El Capitan, Guadalupe Mountains National Park

4.6
#4 of 6 in Nature in Guadalupe Mountains National Park
El Capitan is a peak in Culberson County, Texas, located within Guadalupe Mountains National Park. The 10th highest peak in Texas at 8,085 ft (2464 m), El Capitan is part of the Guadalupe Mountains, an exposed portion of a Permian-era reef uplifted and exposed by tectonic activity during the late Cretaceous period. The southern terminus of the Guadalupe Mountains, El Capitan looms over U.S. 62/180, where its imposing height and stark outline have made it one of the iconic images of the Trans-Pecos to generations of travelers.
El Capitan is the southern-most peak of the Guadalupe escarpment, an ancient limestone reef that forms the present-day Guadalupe Mountains. These mountains are an exposed portion of the Capitan Reef Barrier, a 350-mile long reef constructed primarily from calcareous sponges, encrusting algae, such as stromatolites, and lime-rich mud directly from the ocean. This reef surrounded much of the Delaware Sea, an inland ocean that covered parts of modern southern New Mexico and Trans-Pecos Texas in the Permian Era (approx. 290 million years ago). Near the end of the upper Permian era, in the Ochoan epoch, the outlet that allowed sea water to enter the inland waters began to silt over, occasionally closing the inland sea from its source. Mineral-rich and cut off from replenishment, the inland sea began to evaporate into layers of alternating gray anhydrite/gypsum, brown calcite, and halite, which formed the Castile Formation. As salt concentrations increased, laminated halite, anhydrite, sylvite, and polyhalite formed the Salado Formation, which eventually covered and grew beyond the lower Castile Formation.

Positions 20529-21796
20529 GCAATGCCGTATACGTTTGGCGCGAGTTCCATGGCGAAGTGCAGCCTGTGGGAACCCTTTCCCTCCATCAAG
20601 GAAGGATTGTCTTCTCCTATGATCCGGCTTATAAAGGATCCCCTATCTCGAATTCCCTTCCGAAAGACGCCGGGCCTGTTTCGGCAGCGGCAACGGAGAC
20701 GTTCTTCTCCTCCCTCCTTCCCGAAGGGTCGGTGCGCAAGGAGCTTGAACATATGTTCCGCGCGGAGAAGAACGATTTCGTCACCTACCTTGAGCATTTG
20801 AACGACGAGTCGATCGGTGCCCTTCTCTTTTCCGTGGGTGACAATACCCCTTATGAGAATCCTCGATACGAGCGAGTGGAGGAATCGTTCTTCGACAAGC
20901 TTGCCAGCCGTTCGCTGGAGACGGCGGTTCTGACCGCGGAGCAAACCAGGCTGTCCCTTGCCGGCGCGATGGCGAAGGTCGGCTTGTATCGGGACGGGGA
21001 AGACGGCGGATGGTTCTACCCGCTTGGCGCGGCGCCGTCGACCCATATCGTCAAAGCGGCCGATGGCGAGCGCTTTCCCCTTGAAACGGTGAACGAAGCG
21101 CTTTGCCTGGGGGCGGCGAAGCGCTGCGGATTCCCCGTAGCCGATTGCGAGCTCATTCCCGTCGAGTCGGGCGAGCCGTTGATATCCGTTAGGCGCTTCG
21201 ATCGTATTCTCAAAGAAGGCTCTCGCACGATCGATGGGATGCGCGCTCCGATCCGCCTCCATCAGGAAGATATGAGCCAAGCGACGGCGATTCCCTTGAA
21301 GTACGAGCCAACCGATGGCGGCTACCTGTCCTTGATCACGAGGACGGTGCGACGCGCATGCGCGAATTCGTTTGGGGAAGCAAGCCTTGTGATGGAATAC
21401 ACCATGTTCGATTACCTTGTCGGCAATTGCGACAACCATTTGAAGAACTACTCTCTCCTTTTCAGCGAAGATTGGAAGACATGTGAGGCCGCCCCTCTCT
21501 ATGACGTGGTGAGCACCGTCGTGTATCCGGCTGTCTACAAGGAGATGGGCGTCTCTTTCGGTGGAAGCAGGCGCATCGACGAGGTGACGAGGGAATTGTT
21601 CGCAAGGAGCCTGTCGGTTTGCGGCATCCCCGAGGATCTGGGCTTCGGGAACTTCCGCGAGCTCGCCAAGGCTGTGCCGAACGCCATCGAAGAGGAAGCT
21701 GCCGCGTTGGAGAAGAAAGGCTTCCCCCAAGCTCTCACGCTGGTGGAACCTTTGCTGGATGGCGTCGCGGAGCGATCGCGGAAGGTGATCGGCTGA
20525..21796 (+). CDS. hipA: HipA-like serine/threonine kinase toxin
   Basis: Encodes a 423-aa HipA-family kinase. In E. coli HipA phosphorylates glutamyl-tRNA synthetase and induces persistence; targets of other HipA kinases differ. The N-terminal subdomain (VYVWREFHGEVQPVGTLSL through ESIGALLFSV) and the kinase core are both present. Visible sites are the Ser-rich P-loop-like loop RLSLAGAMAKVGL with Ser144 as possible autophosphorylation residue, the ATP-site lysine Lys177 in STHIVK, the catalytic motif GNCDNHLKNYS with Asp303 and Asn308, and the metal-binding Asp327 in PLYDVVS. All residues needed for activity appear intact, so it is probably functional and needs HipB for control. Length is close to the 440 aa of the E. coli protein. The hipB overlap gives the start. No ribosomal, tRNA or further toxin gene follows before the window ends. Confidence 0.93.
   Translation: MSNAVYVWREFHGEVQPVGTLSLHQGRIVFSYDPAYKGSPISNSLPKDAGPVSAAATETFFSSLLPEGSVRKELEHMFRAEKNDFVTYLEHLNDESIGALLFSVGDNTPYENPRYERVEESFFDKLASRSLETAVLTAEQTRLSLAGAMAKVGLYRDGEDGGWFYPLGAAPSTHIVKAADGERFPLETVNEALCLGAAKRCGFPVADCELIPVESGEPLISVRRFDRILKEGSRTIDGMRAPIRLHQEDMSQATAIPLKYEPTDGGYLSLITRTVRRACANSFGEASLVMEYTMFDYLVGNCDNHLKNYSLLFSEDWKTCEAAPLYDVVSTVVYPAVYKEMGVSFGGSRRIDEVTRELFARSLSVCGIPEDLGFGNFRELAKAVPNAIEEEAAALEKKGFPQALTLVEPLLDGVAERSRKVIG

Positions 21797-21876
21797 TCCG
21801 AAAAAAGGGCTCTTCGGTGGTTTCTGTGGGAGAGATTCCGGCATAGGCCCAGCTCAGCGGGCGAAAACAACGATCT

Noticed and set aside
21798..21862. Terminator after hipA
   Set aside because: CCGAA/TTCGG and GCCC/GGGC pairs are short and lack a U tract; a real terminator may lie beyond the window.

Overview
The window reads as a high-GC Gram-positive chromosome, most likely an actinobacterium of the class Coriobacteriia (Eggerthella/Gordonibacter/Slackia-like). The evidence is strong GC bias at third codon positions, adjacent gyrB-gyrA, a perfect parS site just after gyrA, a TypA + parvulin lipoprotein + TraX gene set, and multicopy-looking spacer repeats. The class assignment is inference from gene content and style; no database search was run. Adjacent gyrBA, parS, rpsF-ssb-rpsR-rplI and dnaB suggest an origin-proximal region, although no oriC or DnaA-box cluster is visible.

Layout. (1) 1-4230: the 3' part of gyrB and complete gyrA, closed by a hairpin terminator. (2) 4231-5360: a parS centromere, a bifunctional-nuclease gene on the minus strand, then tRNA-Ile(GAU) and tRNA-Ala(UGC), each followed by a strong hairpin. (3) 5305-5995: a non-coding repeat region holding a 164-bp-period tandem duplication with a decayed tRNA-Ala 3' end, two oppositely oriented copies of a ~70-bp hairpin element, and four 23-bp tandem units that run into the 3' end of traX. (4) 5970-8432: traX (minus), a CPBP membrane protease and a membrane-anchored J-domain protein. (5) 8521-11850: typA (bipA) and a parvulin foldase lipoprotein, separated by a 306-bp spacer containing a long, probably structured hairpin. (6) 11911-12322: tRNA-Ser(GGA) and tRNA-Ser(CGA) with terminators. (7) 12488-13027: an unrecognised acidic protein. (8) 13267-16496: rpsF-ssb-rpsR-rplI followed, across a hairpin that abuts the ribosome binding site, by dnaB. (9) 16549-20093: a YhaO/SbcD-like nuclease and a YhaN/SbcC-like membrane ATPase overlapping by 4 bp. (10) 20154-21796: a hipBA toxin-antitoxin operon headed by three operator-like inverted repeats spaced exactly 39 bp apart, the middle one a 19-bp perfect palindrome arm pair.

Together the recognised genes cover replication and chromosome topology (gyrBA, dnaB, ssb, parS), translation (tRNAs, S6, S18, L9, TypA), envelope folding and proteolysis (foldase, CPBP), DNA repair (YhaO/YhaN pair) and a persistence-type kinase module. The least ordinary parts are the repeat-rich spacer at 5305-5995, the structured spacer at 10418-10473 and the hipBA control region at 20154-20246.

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El Capitan Reviews
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TripAdvisor Traveler Rating 4.5
36 reviews
Google
4.5
TripAdvisor
  • Need a good comfortable clothes, shoes and a little physical training. Water, food. Also recommend the car to fill a full tank. be sure to take a camera and tripod, that would make beautiful pictures.
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  • Went to view the meteor shower but there is just too much haze from the California wildfires and clouds. Spectacular red Sunset.  more »
Google
  • Beautiful place to sight see
  • Didn't expect to drive past it for work but what a view. Would love to go back and hike it.

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